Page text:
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Trojan Defense Goes Wild

November 02, 2003|David Wharton | Times Staff Writer

For a flicker of an instant, the guys who play along USC's defensive line attempted to be diplomatic.

They hesitated, smiled, tried to pretend they had not heard the not-so-complimentary things said about them.

It was just last week that Washington State defensive end Isaac Brown told the Seattle Times: "If you want to hold them up to the gold standard, go ahead.... But I think they get a lot of hype because they're USC."

Those words were too sharp for the Trojan front four to disregard.

"That kind of offended us," defensive end Omar Nazel said. "We were trying to show class."

"But it festered inside," defensive tackle Shaun Cody said.

"Yeah," Nazel said. "It did."

Saturday evening at the Coliseum, against Brown and the rest of the Cougars, they exacted revenge.

In a game full of highlights -- enough to fuel No. 3 USC's 43-16 victory over No. 6 Washington State -- Nazel, Cody et al. found a way to stand out.

They sacked Cougar quarterback Matt Kegel five times for minus-35 yards. They forced a fumble and broke up a pass. They helped limit Washington State to minus-25 yards rushing, although two errant snaps by the Cougars in punt formation contributed to that.

"They mix everything up," Cougar center Mike Shelford said. "Once you get used to one thing, they come with something else. It keeps pressure on you the whole time."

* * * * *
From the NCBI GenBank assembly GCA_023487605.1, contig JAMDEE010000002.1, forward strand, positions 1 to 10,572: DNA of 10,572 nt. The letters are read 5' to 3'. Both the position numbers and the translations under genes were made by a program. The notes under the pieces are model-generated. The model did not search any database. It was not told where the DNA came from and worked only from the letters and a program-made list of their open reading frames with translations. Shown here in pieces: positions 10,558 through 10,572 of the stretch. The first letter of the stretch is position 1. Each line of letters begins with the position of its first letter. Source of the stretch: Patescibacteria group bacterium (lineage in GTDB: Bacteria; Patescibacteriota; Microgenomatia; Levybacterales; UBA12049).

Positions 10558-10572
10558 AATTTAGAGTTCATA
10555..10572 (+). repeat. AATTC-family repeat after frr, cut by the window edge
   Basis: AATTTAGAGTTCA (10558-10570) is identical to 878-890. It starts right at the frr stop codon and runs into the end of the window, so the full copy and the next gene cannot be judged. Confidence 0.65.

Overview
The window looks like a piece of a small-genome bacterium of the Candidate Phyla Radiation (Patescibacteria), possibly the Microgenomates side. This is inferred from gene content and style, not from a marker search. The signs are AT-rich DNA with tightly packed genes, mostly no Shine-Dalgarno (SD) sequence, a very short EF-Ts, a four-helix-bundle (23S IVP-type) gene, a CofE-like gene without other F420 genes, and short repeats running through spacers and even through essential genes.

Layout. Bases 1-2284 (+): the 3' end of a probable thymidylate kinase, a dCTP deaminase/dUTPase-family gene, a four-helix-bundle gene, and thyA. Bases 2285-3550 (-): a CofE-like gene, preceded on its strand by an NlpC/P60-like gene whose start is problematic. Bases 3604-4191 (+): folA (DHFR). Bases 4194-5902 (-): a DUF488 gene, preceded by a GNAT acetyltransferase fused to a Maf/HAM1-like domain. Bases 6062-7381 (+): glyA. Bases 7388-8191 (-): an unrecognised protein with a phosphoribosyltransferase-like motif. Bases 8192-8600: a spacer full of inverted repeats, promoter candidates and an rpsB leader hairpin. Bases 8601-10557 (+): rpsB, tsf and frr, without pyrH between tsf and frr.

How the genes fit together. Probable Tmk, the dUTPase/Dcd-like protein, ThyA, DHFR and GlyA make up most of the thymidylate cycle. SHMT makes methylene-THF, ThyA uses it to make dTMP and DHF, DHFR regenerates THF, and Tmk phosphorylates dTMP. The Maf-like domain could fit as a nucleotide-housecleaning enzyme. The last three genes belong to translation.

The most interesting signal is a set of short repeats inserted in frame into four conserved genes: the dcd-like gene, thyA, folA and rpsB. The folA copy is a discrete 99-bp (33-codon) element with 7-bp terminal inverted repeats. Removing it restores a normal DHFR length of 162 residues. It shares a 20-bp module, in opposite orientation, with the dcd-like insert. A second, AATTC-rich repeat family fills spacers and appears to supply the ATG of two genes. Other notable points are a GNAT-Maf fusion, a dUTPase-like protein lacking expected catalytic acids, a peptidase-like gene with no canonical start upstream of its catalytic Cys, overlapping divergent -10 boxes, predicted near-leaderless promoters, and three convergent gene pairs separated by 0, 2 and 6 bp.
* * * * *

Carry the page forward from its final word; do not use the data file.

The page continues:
The front four -- for the record, it's Nazel, Cody, Mike Patterson and Kenechi Udeze -- entered the season branded as the "Wild Bunch II," a lofty comparison to the 1969 line of Al Cowlings, Tody Smith, Willard Scott, Charlie Weaver and Jimmy Gunn.

That advance billing took a header when California ran all over the Trojans in a 34-31 triple-overtime upset earlier this season.

"It made them hungry," defensive line coach Ed Orgeron said. "It made them ready to go out and play every week."

One more thing, Cody said. The coaches gave them more freedom. As long as they did the dirty work against the run, they were more likely to hear the "Go" call from the sideline.

"That means we're going," Orgeron said. "Go get the quarterback."

Which was precisely what they wanted to hear Saturday.

They were playing against the best passing offense in the Pacific 10 Conference. The opposing defense was ahead of them in the sack category, if only by one.

Cody set the tone on Washington State's first possession, tackling running back Jonathan Smith for a two-yard loss. A few minutes later, Udeze nailed Kegel for the first of his three sacks.

There was also some trickery. In the third quarter, Patterson appeared to jump early on a play where Kegel fumbled the snap, and safety Jason Leach recovered.

"I don't know if I spooked them or what," Patterson said. "I'm not going to complain."

The turnover came at a point when the game was still close. The Trojans scored four plays later, widening the lead to 29-10, and never looked back.

For a finishing touch, the line pressured Kegel into an ill-advised throw in the fourth quarter that safety Darnell Bing intercepted at the goal line.

The Wild Bunch II had proved its point, dumping a bucket of Gatorade on Orgeron's head in the waning moments. In a week when words got under their skin, they let actions speak louder.

"It's not just about talking," Nazel said. "It's about putting on the pads and playing."

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